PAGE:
Begin with the poses below to help reduce your symptoms of fibromyalgia.
This pose is a strengthening yoga posture that improves your stability and helps center your mind and body for the rest of your yoga routine.
Start by standing at the top of your mat with your feet hip distance apart. Balance your weight evenly on both feet. Keep your arms relaxed at your sides, with your spine straight and your chest lifted. Your gaze should be focused straight ahead of you while you breathe easily and gently. Hold the pose for 1-2 minutes.
Not only does this pose increase flexibility in your calves, hamstrings, and lower back, but it also decreases stress.
Stand at the front of your mat, feet hip distance apart. Exhale and bend forward from the waist, with your knees slightly bent and touching your hands to the floor in front of your feet. Inhale and exhale, allowing your torso to extend without rounding your back. Lengthen and soften your neck, and let the muscles of your thighs and lower back open and release any built-up tension. Hold the pose for 1-2 minutes.
To improve your flexibility and mobility, try practicing Cat Cow on daily basis. This pose can also help relieve tension.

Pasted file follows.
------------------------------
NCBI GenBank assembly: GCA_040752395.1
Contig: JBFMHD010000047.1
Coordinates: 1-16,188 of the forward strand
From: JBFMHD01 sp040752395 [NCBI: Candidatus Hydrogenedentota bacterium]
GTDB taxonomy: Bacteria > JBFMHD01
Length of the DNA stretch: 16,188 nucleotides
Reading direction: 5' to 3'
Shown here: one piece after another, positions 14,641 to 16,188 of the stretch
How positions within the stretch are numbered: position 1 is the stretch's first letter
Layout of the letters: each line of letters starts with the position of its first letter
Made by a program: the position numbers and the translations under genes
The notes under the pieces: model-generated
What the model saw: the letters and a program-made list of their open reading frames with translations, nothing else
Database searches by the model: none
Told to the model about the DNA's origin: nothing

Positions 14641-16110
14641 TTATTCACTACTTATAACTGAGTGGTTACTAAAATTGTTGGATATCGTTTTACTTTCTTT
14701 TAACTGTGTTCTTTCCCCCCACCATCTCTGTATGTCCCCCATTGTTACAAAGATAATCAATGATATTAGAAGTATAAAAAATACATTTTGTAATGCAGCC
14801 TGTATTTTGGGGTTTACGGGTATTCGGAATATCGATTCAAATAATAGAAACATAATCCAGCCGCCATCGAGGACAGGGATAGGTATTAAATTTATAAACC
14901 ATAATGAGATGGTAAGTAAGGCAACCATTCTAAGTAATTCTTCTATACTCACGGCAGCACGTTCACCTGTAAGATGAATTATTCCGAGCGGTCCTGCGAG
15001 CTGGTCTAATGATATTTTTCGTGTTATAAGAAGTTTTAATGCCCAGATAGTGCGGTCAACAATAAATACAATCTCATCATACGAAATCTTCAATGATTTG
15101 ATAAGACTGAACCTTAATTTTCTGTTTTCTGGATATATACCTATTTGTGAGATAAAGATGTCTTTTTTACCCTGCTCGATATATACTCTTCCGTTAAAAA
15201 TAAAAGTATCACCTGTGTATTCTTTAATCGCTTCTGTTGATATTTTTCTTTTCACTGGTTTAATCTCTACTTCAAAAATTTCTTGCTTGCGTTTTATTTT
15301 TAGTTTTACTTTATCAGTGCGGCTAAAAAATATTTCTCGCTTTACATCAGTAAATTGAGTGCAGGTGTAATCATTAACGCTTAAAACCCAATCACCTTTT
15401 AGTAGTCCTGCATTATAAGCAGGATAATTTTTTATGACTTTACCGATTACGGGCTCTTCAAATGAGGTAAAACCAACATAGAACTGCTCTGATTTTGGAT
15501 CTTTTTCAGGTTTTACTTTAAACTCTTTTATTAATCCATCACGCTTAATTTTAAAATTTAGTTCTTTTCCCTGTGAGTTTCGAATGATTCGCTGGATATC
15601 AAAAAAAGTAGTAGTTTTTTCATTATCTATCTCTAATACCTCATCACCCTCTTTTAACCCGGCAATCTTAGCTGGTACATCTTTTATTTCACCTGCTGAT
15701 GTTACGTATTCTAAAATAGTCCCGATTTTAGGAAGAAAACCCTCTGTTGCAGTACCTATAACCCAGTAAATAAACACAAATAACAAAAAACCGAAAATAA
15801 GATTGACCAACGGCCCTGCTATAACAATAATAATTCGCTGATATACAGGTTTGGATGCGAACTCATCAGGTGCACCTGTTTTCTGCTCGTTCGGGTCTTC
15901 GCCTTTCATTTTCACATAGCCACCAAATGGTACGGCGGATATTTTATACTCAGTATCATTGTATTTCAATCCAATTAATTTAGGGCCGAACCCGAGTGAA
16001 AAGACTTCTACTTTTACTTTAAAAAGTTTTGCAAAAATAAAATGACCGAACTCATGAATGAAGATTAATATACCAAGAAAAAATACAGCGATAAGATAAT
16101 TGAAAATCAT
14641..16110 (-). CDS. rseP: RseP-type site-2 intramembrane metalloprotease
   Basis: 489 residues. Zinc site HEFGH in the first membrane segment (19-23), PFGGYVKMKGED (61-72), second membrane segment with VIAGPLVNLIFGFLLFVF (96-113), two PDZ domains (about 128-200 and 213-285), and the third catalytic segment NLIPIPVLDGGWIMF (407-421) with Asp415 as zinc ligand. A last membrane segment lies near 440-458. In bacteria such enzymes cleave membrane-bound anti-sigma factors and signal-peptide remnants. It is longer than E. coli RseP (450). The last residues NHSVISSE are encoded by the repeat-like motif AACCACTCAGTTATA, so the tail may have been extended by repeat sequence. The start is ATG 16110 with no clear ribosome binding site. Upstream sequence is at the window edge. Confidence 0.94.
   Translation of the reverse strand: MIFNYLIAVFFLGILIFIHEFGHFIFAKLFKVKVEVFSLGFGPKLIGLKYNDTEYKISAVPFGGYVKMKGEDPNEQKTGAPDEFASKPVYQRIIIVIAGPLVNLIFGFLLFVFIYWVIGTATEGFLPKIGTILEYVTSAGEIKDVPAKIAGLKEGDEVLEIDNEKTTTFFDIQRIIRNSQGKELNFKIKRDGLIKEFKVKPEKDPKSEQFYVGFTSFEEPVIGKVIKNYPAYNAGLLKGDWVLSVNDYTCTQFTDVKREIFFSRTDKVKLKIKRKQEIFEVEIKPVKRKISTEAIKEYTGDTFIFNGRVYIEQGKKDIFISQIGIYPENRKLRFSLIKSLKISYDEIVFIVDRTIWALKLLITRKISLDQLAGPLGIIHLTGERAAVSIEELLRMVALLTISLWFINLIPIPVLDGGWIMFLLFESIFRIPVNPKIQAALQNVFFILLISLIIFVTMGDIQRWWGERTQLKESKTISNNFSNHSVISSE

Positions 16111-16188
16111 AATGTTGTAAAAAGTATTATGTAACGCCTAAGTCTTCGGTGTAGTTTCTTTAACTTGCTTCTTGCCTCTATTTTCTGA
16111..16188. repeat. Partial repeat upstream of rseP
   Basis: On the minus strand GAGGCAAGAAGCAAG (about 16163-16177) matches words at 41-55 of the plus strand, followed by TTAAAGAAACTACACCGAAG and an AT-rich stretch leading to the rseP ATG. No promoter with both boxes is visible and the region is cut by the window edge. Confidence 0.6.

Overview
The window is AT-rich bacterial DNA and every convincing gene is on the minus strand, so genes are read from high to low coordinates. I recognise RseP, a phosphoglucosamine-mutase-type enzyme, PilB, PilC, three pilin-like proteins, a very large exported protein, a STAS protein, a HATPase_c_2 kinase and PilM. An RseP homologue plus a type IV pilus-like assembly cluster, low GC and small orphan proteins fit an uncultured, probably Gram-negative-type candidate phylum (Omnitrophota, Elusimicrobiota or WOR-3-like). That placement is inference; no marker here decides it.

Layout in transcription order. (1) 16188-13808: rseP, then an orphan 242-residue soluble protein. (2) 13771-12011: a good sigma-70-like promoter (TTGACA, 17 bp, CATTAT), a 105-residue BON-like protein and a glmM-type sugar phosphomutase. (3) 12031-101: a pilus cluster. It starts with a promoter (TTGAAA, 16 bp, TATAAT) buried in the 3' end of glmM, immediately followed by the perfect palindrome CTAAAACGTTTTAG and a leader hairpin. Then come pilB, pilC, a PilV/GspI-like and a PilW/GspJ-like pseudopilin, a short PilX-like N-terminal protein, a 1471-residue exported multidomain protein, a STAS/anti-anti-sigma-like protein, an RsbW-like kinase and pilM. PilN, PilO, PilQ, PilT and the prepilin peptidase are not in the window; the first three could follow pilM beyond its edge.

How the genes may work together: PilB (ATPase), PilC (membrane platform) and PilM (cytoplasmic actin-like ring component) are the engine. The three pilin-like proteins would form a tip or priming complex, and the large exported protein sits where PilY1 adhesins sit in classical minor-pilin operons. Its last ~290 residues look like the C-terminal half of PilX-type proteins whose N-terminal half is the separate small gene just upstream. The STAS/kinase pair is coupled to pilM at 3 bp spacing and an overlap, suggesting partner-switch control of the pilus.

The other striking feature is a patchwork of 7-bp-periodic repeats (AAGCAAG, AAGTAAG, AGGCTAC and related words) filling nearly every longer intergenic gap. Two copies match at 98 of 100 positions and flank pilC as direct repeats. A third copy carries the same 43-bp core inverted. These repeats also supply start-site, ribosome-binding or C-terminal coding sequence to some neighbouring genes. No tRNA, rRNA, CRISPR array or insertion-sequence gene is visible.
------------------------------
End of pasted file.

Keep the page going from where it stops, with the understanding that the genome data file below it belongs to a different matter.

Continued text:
Start with your hands and knees on the floor. Inhale and look up, lifting your chin and gently arching your back. As you exhale, drop your chin and look down toward your naval as you curl your spine forward. Continue this movement 5-10 times.
Child’s pose is a calming posture that is effective at reducing stress and inflammation by lowering your blood pressure.
Start on your hands and knees and then lower yourself down so that your backside is resting on your heels, and your big toes are touching each other. Move your hands forward, palms down, so that your forehead is resting on the floor. Allow your spine to lengthen and your neck muscles to fully relax. Breathe deeply and mindfully while staying in this pose for 5-6 minutes.
Typically performed at the end of every yoga sequence or class, Corpse pose allows your entire body to relax and destress.
Sit on your yoga mat and lower your body to the floor, relaxing your legs and letting your arms rest on the floor at your sides, palms up. Keep your eyes closed and focus on your breathing. Relax the muscles in your face and neck, and visualize every part of your body letting go of all tension. Hold this pose for 5-7 minutes.
Disrupted sleep patterns is just one of the symptoms of fibromyalgia, but calming yoga meditations can help. Specifically, Yoga Nidra — commonly knowns as the “Yoga of Sleep” — can help you unwind and get ready for bed. Regular practice of Yoga Nidra can also improve your sleep patterns over time.
It’s best to practice Yoga Nidra lying down in a comfortable position while listening to a guided meditation. Audio recordings of Yoga Nidra meditations are available for free online, or you can ask a family member to help guide you through the meditation by reading the script below: